Uncle Jasper reviews: Chinatown Kid (1977)

Chinatown Kid [唐人街功夫小子] (1977)

Starring Alexander Fu Sheng, Sun Chien, Shirley Yu, Susan Shaw Yin-Yin, Kuo Chui, Lo Meng, Wang Lung-Wei, Jenny Tseng

Directed By Chang Cheh


 

I’m afraid that this review was a little bungled from the start. This is what happens when you wind up with a bad copy of a film slated for review and are left with no alternatives but to move ahead…

Any true old school kung fu movie fan has no doubt been in sustained elation since the Shaw Bros catalog had been obtained and dramatically restored by those fine folks over at Celestial Pictures almost ten years ago now. It’s been a nice decade of film viewing for fans of the legendary studio, no longer forced to waddle through 7th generation muddy pan & scan copies of their favorite martial arts classics. It’s a win-win situation for all parties involved, as I think nobody can complain about the work done on preserving the integrity and beauty of these fine films.

Then we have Chinatown Kid, which proves to be the proverbial one that got away when this whole deal went down. Not to say that the film doesn’t look amazing, the restoration here is every bit as beautiful as Celestial’s other remastering efforts. The problem is that Celestial went through its arduous, painstaking lengths only to wind up remastering THE WRONG FILM!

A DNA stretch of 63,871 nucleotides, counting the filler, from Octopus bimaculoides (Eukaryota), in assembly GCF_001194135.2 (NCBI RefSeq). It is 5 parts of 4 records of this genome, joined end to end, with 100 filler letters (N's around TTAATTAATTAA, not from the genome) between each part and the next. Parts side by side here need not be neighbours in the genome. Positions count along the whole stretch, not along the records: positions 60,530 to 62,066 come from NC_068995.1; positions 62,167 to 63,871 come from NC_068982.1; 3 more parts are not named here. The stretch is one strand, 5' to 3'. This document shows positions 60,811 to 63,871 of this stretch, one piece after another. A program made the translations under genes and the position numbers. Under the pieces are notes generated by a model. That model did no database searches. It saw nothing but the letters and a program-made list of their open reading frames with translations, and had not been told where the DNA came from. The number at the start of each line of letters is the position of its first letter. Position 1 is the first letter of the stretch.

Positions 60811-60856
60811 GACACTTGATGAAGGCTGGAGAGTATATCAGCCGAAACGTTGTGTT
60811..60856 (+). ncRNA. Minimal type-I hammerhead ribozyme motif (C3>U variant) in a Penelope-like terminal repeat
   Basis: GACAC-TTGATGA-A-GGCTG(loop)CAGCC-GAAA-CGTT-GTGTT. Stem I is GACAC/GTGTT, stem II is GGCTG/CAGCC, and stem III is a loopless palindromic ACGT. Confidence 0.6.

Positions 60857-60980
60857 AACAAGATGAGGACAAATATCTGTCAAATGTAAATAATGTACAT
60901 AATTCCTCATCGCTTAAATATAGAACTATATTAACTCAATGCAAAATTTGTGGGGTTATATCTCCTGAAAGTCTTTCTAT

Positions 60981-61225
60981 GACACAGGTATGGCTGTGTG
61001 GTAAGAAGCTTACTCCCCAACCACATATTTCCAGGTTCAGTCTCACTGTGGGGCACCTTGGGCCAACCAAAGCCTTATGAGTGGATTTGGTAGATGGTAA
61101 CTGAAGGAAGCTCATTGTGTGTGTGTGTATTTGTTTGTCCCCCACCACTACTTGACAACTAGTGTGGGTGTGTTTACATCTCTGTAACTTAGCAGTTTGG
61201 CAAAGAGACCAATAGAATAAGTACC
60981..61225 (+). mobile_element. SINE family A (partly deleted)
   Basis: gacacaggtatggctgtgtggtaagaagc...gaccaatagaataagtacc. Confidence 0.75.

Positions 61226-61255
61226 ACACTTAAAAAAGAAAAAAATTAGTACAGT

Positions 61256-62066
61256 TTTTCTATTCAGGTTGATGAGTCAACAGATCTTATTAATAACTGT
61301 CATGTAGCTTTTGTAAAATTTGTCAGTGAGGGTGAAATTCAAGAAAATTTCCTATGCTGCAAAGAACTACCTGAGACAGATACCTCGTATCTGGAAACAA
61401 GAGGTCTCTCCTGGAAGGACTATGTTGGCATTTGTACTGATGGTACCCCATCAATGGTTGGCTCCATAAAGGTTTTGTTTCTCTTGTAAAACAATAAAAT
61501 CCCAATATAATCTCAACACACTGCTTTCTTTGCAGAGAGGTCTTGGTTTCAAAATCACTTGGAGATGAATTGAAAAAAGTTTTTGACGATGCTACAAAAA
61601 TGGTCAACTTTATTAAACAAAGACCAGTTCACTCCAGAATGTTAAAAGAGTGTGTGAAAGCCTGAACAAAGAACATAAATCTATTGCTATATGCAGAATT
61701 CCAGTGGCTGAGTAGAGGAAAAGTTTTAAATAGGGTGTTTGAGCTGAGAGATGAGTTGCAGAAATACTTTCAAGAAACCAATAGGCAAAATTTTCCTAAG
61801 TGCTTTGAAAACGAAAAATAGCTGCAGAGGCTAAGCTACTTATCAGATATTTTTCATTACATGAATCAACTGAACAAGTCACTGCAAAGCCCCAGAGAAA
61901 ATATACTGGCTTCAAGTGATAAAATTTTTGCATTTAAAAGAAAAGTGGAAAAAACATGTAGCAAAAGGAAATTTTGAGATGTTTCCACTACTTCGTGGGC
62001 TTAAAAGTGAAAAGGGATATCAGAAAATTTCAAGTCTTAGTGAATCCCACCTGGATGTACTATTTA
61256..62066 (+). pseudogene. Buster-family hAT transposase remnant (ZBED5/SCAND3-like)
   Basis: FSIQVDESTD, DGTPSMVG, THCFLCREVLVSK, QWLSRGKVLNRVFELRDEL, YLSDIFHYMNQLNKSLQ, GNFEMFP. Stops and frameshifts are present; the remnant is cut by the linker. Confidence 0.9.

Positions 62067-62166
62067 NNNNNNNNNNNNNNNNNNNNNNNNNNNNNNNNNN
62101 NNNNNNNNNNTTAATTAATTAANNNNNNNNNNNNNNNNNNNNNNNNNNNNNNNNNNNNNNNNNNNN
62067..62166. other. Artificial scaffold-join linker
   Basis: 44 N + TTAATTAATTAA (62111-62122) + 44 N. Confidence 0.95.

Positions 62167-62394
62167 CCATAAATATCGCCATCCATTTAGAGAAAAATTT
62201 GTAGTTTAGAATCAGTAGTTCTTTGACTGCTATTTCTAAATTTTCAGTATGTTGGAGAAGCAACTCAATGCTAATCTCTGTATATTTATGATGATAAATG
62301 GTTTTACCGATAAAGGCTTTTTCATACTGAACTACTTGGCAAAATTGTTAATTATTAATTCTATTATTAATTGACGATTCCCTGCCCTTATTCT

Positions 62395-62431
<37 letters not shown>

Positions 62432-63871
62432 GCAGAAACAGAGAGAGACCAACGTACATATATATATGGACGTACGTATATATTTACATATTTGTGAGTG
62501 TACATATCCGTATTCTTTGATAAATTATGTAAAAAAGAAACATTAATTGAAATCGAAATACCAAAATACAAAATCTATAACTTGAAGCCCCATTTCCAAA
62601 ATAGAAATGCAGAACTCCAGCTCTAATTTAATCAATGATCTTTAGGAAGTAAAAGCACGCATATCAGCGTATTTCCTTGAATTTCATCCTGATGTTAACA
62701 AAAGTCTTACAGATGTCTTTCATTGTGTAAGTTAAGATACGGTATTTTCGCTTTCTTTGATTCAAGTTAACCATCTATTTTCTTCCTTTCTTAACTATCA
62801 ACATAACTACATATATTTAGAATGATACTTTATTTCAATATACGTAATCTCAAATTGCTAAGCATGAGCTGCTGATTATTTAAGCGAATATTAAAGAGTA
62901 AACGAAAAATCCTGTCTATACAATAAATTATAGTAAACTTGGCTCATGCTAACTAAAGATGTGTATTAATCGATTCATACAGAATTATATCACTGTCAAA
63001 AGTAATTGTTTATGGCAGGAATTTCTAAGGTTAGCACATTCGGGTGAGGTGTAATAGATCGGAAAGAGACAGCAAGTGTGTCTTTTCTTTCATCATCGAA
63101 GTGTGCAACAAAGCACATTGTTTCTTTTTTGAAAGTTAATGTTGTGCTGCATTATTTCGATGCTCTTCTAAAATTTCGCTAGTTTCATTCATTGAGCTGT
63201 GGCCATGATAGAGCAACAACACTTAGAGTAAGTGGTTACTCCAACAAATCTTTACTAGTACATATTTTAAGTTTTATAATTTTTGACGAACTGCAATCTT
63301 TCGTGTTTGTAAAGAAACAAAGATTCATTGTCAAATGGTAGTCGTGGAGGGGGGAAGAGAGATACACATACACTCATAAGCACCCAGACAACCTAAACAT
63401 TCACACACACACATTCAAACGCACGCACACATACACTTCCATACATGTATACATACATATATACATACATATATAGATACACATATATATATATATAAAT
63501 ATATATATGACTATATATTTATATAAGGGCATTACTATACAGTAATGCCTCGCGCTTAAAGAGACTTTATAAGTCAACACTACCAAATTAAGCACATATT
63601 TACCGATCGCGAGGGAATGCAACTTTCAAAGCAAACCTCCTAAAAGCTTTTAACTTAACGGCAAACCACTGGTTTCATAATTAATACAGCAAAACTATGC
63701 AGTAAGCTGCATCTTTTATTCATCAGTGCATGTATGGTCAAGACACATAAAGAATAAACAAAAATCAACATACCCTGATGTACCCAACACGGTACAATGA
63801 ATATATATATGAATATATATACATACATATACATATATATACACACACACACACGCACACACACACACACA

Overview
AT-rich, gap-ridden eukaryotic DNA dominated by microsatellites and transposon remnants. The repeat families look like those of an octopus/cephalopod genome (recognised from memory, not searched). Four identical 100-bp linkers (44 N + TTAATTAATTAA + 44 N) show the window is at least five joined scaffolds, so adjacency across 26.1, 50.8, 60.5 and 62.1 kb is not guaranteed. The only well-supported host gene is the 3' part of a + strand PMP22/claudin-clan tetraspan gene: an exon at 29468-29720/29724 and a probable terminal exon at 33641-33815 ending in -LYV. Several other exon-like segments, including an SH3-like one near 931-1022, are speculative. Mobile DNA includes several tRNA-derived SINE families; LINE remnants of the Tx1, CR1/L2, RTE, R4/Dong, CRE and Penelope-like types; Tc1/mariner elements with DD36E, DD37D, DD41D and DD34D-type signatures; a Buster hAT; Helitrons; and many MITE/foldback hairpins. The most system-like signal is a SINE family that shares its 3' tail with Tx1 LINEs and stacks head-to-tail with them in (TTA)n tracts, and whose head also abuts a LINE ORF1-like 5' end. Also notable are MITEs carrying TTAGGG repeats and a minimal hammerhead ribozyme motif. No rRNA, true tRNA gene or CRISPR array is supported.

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November 18, 2010 Posted by | 1970s, Action, Foreign, Martial Arts, Movie Reviews, Uncle Jasper Reviews | , , , , , , , , , , , , , | 3 Comments

Close Encounters of the Third Kind (1977)

Close Encounters of the Third Kind (1977)

Starring Richard Dreyfuss, François Truffaut, Teri Garr, Melinda Dillon, Bob Balaban, J. Patrick McNamara, Warren J. Kemmerling, Roberts Blossom, Philip Dodds, Cary Guffey

Directed by Steven Spielberg

Expectations: Love it. Haven’t seen it in a while.


 

Steven Spielberg’s Close Encounters of the Third Kind is a masterful film, bursting at the seams with a wealth of beautifully composed shots, wonderful John Williams music and a great sense of wonder. This is the kind of film only a budding filmmaker could have made, a true love letter to the dreamer fueled on passion and heart. This is made all the more interesting by the fact that in this case, the dream itself is implanted into our hero’s mind by the extraterrestrials. Much in the same way, Spielberg has inserted his own vision of first contact into millions of minds, forever changing the way we look at aliens.